(d). Since the defendant failed to show a medical or physical explanation why he was unable to take and complete the designated breath test, the trial court did not err in admitting evidence of such non-verbal refusal. See Bartnick v. State, supra at 370; OCGA 40-6-392
(d); see also Rawl v. State, 192 Ga. App. 57
, 58 (383 SE2d 903
) (1989); Wessels v. State, supra at 247-248.
2. The defendant's second enumeration of error is that the trial court erred by failing to grant his motion to dismiss the DUI charge against him based upon the State's actions and inactions, which resulted in an alleged violation of defendant's due process right to obtain exculpatory evidence for use in his defense.
(a) Defendant's failure to complete the State administered test without justification negates the defendant's statutory right to an alternative test. OCGA 40-5-55
(a) (3); see Lufburrow v. State, 206 Ga. App. 250 (425 SE2d 368) (1992)
; Rawl v. State, supra; Modlin v. State, 176 Ga. App. 83 (335 SE2d 312) (1985)
; Huff v. State, 144 Ga. App. 764 (242 SE2d 361) (1978)
. "[T]he State has the right to have its test performed before the defendant's right to take a test attaches because a refusal to take the test constitutes a waiver of the right to an independent test." (Emphasis supplied.) State v. White, 188 Ga. App. 658
, 659 (373 SE2d 840
) (1988); accord Duckett v. State, 206 Ga. App. 651 (426 SE2d 271) (1992)
. Such statutory scheme adequately safeguards the defendant's equal protection and due process rights to gather exculpatory evidence, i.e., an independent blood test. However, such procedure mandates that the defendant voluntarily submit, first, to a State administered test.
(b) The statutory scheme of implied consent, State testing, and independent testing has been held to comply with and to protect due process and equal protection rights. State v. Martin, 266 Ga. 244 (466 SE2d 216) (1996)
; Lattarulo v. State, 261 Ga. 124 (401 SE2d 516) (1991)
; Allen v. State, 254 Ga. 433 (330 SE2d 588) (1985)
; Lester v. State, 253 Ga. 235
, 236-237 (1) (320 SE2d 142
) (1984); Garrett v. Dept. of Public Safety, 237 Ga. 413 (228 SE2d 812) (1976)
; Melton v. State, 175 Ga. App. 472 (333 SE2d 682) (1985)
; Cogdill v. Dept. of Public Safety, 135 Ga. App. 339 (217 SE2d 502) (1975)
. Thus, not only has the defendant waived any statutory right to an independent test, but he has also waived any constitutional claim of equal protection and due process violation due to the State's alleged failure to facilitate his taking an independent test, either while in custody or by expediting his early release in order to permit his obtaining his own independent test. By his refusal to cooperate with the State administered chemical test, the defendant has intentionally refused and rejected the very protection provided by the statutory system of testing whose rational legislative purpose assures due process and equal protection. The defendant has sought, instead, to thwart the implied consent statute by his own actions.
Any constitutional protection can be waived. However, the waiver must be knowingly and intelligently made. In this case, the defendant had been properly given his informed consent warnings, as well as informed of his right to an independent test of his choice. The defendant intentionally chose not to give an adequate breath sample. See generally Berry v. State, 267 Ga. 605
, 610 (8) (481 SE2d 203
) (1997); State v. McBride, 261 Ga. 60
, 63 (2) (b) (401 SE2d 484
) (1991). Thus, his due process claims are without merit.
(c) Defendant contends that he was deprived of the opportunity to gather exculpatory evidence by the delay in bonding out of jail. The stop was made at 2:01 a.m. and defendant bonded out at 8:30 a.m. Defendant delayed over another hour, until 9:40 a.m., before having an independent blood test performed.
When the defendant sought to admit evidence of his independent blood test, the State objected on relevancy grounds because the independent test had been made more than eight hours after the arrest. The trial court sustained the objection.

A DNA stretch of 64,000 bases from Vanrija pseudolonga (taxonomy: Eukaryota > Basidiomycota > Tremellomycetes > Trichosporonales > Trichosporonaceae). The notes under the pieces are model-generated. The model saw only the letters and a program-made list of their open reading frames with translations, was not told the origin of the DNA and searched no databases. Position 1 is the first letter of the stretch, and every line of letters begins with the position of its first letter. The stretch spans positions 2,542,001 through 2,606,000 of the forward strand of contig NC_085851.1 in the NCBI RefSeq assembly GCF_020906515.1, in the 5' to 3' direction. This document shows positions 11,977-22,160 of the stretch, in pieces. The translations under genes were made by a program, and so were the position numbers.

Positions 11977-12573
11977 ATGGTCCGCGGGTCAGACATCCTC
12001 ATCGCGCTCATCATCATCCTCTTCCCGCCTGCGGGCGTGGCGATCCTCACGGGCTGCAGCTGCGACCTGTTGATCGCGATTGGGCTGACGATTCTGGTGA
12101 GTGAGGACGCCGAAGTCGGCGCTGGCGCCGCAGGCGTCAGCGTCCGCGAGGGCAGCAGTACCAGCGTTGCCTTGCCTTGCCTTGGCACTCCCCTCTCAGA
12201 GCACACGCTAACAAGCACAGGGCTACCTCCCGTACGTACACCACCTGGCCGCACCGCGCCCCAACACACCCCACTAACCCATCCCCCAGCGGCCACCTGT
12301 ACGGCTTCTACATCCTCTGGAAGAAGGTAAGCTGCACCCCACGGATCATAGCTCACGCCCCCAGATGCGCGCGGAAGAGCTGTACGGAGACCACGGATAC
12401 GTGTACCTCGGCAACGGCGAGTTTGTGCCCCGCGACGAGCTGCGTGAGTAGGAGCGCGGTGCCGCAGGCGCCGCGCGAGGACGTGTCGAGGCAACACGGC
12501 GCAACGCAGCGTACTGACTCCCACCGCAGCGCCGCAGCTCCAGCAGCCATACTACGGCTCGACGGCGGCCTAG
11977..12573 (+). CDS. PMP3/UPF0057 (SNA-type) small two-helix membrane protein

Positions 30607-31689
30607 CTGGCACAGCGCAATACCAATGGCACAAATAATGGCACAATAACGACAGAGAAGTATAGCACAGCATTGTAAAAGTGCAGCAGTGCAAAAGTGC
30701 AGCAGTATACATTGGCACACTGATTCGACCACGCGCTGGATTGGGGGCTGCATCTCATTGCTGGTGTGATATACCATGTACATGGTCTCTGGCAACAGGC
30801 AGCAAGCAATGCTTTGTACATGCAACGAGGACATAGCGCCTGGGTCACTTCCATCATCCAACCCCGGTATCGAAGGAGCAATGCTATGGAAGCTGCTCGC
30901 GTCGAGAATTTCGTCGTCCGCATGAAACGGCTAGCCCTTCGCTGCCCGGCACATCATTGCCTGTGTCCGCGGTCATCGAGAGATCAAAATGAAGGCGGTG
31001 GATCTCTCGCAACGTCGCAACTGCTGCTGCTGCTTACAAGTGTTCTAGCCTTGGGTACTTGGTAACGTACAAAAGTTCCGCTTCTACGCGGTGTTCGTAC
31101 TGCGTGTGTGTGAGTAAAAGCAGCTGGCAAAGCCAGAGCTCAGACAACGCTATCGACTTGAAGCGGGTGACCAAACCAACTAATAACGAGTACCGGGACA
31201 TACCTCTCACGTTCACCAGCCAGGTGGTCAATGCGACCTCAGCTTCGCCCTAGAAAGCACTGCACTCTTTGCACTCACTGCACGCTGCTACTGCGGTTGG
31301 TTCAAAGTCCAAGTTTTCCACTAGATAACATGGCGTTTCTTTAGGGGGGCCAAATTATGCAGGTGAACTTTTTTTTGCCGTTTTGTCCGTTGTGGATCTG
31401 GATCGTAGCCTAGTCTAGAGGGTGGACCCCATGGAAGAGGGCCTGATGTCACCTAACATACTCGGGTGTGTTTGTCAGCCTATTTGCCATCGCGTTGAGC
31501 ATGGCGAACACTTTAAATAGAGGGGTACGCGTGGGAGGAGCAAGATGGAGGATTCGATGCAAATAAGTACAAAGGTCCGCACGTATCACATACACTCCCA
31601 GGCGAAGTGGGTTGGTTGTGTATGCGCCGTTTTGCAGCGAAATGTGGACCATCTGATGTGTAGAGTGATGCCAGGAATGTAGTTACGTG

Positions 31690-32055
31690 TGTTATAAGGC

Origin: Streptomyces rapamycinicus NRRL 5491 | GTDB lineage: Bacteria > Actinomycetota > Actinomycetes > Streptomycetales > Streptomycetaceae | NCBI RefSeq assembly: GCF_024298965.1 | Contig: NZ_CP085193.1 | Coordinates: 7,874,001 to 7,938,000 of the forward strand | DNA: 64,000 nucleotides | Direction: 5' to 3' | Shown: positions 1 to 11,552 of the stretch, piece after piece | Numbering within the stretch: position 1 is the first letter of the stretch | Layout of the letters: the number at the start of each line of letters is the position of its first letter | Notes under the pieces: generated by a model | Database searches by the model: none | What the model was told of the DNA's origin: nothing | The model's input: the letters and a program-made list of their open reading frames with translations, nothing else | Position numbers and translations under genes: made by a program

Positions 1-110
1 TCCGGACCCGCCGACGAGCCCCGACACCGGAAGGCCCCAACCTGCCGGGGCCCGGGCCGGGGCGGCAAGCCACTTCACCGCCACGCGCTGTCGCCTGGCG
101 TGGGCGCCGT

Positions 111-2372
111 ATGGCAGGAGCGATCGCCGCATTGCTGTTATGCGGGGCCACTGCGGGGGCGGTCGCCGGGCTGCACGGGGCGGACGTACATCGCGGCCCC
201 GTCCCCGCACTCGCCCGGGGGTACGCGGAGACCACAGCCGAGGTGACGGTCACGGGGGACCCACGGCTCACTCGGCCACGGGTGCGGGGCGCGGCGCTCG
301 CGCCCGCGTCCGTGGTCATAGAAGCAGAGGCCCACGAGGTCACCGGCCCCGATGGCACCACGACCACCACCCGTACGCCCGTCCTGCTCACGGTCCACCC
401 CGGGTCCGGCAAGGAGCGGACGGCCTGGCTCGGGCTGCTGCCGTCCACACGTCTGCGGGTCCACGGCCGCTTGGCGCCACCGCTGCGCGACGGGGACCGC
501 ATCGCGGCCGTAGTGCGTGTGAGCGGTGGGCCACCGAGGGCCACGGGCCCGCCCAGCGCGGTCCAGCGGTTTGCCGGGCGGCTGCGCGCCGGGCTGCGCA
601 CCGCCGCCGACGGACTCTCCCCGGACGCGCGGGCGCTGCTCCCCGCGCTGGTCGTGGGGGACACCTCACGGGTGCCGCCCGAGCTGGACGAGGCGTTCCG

While the defendant's testimony could not prove, identify, or interpret the results, the defendant could testify to taking the test and how long after the arrest the test was made. The defense would then require an expert witness to introduce and make relevant the test results. Since blood alcohol levels drop at a constant excretion rate over time when no further alcohol is ingested, when variations in metabolism are discounted, and when levels of alcohol already in the stomach but not yet absorbed through the intestines are considered, then an expert witness can calculate blood alcohol levels from a blood sample taken nine hours after arrest and plot a graph which shows the blood alcohol level at the time of arrest and each intervening hour until the test was performed, which is based on hourly bodily excretion rates. Such expert testimony would be relevant and admissible to allow the jury to infer from such circumstantial evidence the prior blood alcohol level at the time of arrest. Nothing in OCGA 40-6-392
(a) (1) denies the defendant such right to tender the evidence, if the defendant shows that the evidence is relevant. See Cheevers v. Clark, 214 Ga. App. 866
, 868 (2) (449 SE2d 528
) (1994); see also Simon v. State, 182 Ga. App. 210
, 211 (3) (355 SE2d 120
) (1987); Morris v. State, 172 Ga. App. 832
, 833 (1) (324 SE2d 793
However, in this case, the defense failed to show such relevance. The defendant's testimony, alone, would clearly not be sufficient and would prove nothing. Thus, the trial court did not err in excluding such testimony.
Further, the defendant acquiesced in the trial court's ruling when he failed to preserve the evidentiary ruling against the defense by making an offer of proof regarding what he expected to prove. The defendant failed to show that the testimony was relevant, material, and beneficial by demonstrating that the blood alcohol level of the defendant at the time of arrest was below the level set forth in OCGA 40-6-391
(i) and 40-6-392
(c) and that, from the independent test made eight hours later, the earlier blood alcohol level could be calculated by an expert witness, who was, in fact, waiting to testify as to the relevance of the results. The defense failed to preserve such evidentiary ruling for appellate review through an offer of expert evidence showing by circumstantial evidence the defendant's blood alcohol level at the time of his arrest. Ewing v. Johnston, 175 Ga. App. 760
, 765-766 (2) (334 SE2d 703
) (1985); accord Maddox v. Elbert County Chamber of Commerce, 191 Ga. App. 478
, 480 (382 SE2d 150
) (1989); see also In re A. M. S., 208 Ga. App. 328
, 330 (2) (430 SE2d 626
) (1993); Hendrix v. Byers Bldg. Supply, 167 Ga. App. 878
, 880 (2) (307 SE2d 759
Keith C. Martin, Solicitor, Evelyn Proctor, Assistant Solicitor, for appellee.